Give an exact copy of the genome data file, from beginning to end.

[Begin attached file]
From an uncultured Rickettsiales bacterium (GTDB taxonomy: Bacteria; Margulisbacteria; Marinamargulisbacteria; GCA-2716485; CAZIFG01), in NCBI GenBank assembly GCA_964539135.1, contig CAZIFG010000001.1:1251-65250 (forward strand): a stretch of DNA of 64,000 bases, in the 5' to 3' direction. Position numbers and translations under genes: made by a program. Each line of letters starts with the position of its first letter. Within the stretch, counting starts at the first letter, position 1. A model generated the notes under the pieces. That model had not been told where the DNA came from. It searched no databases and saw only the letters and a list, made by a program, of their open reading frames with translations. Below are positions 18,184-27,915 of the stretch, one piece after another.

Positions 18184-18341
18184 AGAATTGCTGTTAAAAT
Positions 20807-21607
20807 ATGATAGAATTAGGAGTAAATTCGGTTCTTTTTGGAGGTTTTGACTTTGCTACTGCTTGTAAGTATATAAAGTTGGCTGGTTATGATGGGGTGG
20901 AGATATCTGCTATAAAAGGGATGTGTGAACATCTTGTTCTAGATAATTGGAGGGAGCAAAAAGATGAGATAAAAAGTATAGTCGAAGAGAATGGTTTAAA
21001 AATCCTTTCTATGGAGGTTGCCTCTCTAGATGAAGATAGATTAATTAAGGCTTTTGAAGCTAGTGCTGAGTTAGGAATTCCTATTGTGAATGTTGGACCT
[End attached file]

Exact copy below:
From an uncultured Rickettsiales bacterium (GTDB taxonomy: Bacteria; Margulisbacteria; Marinamargulisbacteria; GCA-2716485; CAZIFG01), in NCBI GenBank assembly GCA_964539135.1, contig CAZIFG010000001.1:1251-65250 (forward strand): a stretch of DNA of 64,000 bases, in the 5' to 3' direction. Position numbers and translations under genes: made by a program. Each line of letters starts with the position of its first letter. Within the stretch, counting starts at the first letter, position 1. A model generated the notes under the pieces. That model had not been told where the DNA came from. It searched no databases and saw only the letters and a list, made by a program, of their open reading frames with translations. Below are positions 18,184-27,915 of the stretch, one piece after another.

Positions 18184-18341
18184 AGAATTGCTGTTAAAAT
Positions 20807-21607
20807 ATGATAGAATTAGGAGTAAATTCGGTTCTTTTTGGAGGTTTTGACTTTGCTACTGCTTGTAAGTATATAAAGTTGGCTGGTTATGATGGGGTGG
20901 AGATATCTGCTATAAAAGGGATGTGTGAACATCTTGTTCTAGATAATTGGAGGGAGCAAAAAGATGAGATAAAAAGTATAGTCGAAGAGAATGGTTTAAA
21001 AATCCTTTCTATGGAGGTTGCCTCTCTAGATGAAGATAGATTAATTAAGGCTTTTGAAGCTAGTGCTGAGTTAGGAATTCCTATTGTGAATGTTGGACCT